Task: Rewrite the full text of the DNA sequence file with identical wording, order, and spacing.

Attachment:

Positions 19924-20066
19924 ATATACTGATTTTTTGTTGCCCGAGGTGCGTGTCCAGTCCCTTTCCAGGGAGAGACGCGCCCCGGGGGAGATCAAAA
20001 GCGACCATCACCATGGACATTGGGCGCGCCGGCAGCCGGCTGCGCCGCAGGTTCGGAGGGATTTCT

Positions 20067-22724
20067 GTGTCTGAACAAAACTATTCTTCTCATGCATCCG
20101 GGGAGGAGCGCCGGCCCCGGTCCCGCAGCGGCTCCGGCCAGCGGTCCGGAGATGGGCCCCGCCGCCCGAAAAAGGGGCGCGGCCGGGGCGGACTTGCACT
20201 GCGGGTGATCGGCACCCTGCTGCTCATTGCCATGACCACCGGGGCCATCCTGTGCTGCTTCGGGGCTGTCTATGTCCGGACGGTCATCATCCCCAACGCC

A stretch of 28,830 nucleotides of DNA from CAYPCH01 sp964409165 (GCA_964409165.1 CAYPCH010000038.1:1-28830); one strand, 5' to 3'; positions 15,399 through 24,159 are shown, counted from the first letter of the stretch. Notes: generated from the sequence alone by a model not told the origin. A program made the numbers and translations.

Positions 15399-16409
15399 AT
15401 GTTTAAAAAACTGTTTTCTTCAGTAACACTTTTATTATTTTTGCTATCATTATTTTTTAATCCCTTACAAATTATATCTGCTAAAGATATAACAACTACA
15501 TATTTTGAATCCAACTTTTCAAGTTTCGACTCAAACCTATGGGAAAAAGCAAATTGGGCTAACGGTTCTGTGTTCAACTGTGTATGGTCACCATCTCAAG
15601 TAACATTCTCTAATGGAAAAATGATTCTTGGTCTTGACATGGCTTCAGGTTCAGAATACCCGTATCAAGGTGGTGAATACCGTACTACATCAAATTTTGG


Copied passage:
Positions 19924-20066
19924 ATATACTGATTTTTTGTTGCCCGAGGTGCGTGTCCAGTCCCTTTCCAGGGAGAGACGCGCCCCGGGGGAGATCAAAA
20001 GCGACCATCACCATGGACATTGGGCGCGCCGGCAGCCGGCTGCGCCGCAGGTTCGGAGGGATTTCT

Positions 20067-22724
20067 GTGTCTGAACAAAACTATTCTTCTCATGCATCCG
20101 GGGAGGAGCGCCGGCCCCGGTCCCGCAGCGGCTCCGGCCAGCGGTCCGGAGATGGGCCCCGCCGCCCGAAAAAGGGGCGCGGCCGGGGCGGACTTGCACT
20201 GCGGGTGATCGGCACCCTGCTGCTCATTGCCATGACCACCGGGGCCATCCTGTGCTGCTTCGGGGCTGTCTATGTCCGGACGGTCATCATCCCCAACGCC

A stretch of 28,830 nucleotides of DNA from CAYPCH01 sp964409165 (GCA_964409165.1 CAYPCH010000038.1:1-28830); one strand, 5' to 3'; positions 15,399 through 24,159 are shown, counted from the first letter of the stretch. Notes: generated from the sequence alone by a model not told the origin. A program made the numbers and translations.

Positions 15399-16409
15399 AT
15401 GTTTAAAAAACTGTTTTCTTCAGTAACACTTTTATTATTTTTGCTATCATTATTTTTTAATCCCTTACAAATTATATCTGCTAAAGATATAACAACTACA
15501 TATTTTGAATCCAACTTTTCAAGTTTCGACTCAAACCTATGGGAAAAAGCAAATTGGGCTAACGGTTCTGTGTTCAACTGTGTATGGTCACCATCTCAAG
15601 TAACATTCTCTAATGGAAAAATGATTCTTGGTCTTGACATGGCTTCAGGTTCAGAATACCCGTATCAAGGTGGTGAATACCGTACTACATCAAATTTTGG